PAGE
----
Wednesday, January 30, 2008
January 18, 2008 Source: La Prensa San Diego
The dream of homeownership is becoming a reality for an increasing number of Hispanic homebuyers, who have traditionally faced obstacles such as language barriers and rigid lending rules. Today, almost 28 percent of new homebuyers in California are Hispanic, thanks in part to a rapid advance into the middle class and innovative efforts like Pardee Homes’ personal mortgage consulting program.
“Though Hispanics are among the fastest-growing population in our state, the barriers for Hispanic homeowners have been steeper than for other groups,” explains Jose L. Cer-vantes, a San Diego-based mortgage consultant for Pardee Homes. “For example, the process of qualifying for a home loan can be difficult to navigate. Some prospective Hispanic homeowners did not have long-term credit histories. Our program is designed to help families learn the process step-by-step and overcome many personal homeownership barriers to help build strong communities. Many Pardee Homes consultants also are bilingual.”
Since 2000, there has been a dramatic increase in the number of Hispanic homebuyers, according to DataQuick Information Systems, a San Diego real estate information company that reviews and analyzes public real estate records. Nationwide, the rate of home ownership among the nation’s 42.7 million Hispanics hit a record 50 percent in the last quarter of 2005, reported the Department of Housing and Urban Development.
In California, that dramatic trend continues as Hispanics purchase home at record rates, even in a slow home sales market. A DataQuick analysis showed that Hispanic surnames topped the list of most common names of buyers in 2005. In fact, four out of the top five names were Hispanic with Garcia, Hernandez, Rodriguez and Lopez coming in at the top four spots. Only one was in the top five in 2000.
“Homeownership is the first step for many families to achieve the American dream,” says Cervantes. “Lower interest rates and more flexibility in lending rules have helped Hispanics achieve this goal. Not so long ago, some lenders would not consider a spouse’s income when evaluating a home loan. Now, we look at various relatives – wife, brother, uncle, etc., who can help a family qualify by pooling their earnings.”
Cervantes continues, “It all goes back to the basics. To qualify for a home loan, there are three necessary requirements: good credit history, reserves and assets and employment that makes sense for what you’re buying. That’s where we come in – educating the buyers and walking them through every step in the process.”
Cervantes adds that he works with many Mexican nationals buying second homes in the United States, and says that they often struggle to establish the first requirement, good credit history. That is due in part because they have not worked with American banks. However, more education is changing that picture, he says. “More and more, Mexican citizens realize how important it is to build a good credit history and are willing to build that so they can get the best loans available.”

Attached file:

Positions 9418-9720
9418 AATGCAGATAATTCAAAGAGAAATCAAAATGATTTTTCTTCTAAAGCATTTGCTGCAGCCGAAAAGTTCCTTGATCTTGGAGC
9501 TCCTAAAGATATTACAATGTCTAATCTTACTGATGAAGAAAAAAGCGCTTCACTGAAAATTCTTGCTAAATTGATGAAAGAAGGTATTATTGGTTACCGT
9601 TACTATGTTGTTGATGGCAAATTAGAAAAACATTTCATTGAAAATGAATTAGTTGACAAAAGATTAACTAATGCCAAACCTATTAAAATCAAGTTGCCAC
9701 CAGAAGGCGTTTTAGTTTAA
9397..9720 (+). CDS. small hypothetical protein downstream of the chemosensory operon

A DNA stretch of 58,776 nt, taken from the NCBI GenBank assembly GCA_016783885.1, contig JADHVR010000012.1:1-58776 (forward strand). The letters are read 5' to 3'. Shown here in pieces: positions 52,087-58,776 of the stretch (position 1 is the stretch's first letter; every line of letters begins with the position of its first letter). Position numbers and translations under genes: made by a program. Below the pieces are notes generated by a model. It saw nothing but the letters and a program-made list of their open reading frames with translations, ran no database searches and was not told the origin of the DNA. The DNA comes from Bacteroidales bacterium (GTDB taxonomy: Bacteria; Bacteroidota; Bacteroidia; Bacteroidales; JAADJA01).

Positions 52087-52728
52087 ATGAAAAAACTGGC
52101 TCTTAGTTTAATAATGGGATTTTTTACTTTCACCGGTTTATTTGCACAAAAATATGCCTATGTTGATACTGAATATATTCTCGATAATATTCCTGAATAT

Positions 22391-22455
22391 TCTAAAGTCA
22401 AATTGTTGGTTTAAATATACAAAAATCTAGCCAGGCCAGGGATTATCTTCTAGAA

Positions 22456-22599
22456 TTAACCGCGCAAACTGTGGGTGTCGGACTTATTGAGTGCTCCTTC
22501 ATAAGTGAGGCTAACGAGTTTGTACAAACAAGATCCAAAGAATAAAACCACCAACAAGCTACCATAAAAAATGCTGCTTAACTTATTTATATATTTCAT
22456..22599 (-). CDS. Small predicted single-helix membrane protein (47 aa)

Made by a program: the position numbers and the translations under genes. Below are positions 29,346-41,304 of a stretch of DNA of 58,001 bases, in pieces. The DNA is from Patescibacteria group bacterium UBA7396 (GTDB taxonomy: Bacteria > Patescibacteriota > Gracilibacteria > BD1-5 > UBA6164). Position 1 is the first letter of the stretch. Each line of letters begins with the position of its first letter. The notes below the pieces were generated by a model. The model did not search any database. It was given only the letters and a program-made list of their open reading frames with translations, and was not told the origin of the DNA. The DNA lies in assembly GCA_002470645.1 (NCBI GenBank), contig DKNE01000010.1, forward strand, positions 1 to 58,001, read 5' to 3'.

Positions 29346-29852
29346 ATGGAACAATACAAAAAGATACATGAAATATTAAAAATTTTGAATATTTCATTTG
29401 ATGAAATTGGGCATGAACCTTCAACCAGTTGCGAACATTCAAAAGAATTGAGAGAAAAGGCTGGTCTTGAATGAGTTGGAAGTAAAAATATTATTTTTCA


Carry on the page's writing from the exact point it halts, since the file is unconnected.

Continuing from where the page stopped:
Reflecting the trend in Hispanic home ownership, Cervantes says he sees many families who are U.S. citizens, but want to live close to the border, so they can be closer to family and cultural ties to Mexico. One of Pardee Homes’ newest communities, Esmeralda, seeks to serve that need. The architecturally-inspiring community is a highly desirable location overlooking the Pacific Ocean and just a short drive from downtown San Diego or Baja.
Additionally, California’s Hispanic population is expected to grow by at least 7.2 million between 2000 and 2020, accounting for more than two-thirds of the expected growth in the state, according to the Congressional Hispanic Caucus Institute. By 2040, Hispanics will become the majority population group in California, a trend that will be reflected in market demand for homes in the state.
Cervantes plans to be ready. “Real estate is a cyclical industry, but Hispanic home ownership will have an enormous economic effect in the next few decades,” he says. “I want to put people in place for the next cycle. By getting them in a solid financial situation now, they will be ready when the next cycle starts,” he concludes.
Thursday, January 17, 2008
SOUTHBURY, CONNECTICUT January 17, 2008 Real Estate News
(PRLEAP.COM) January 17, 2008, Southbury, CT - Casa Latino Franchise Corporation, franchisors of Casa Latino Real Estate offices throughout the US, has announced its plan to award Master and Area Development Franchises in twelve countries as the company embarks upon an aggressive international expansion.
Casa Latino is America’s leading national Latino real estate franchise brand with offices in several US states. In addition to its international expansion, the company expects to continue awarding single unit, multi unit, and area development franchises throughout key US markets during 2008.
Master Franchise and Area Developer candidates are currently being sought for the following countries: Argentina, Chile, Colombia, Costa Rica, Dominican Republic, Ecuador, Guatemala, Mexico, Nicaragua, Panama, Peru and Puerto Rico. Franchisees in additional countries will be sought beginning in 2009.
Casa Latino’s business model differs from traditional real estate franchise operations as it does not charge percentage based royalties, but rather charges low transaction based fees. In addition, broker and agent support services are tailored to the specific needs of the Hispanic market.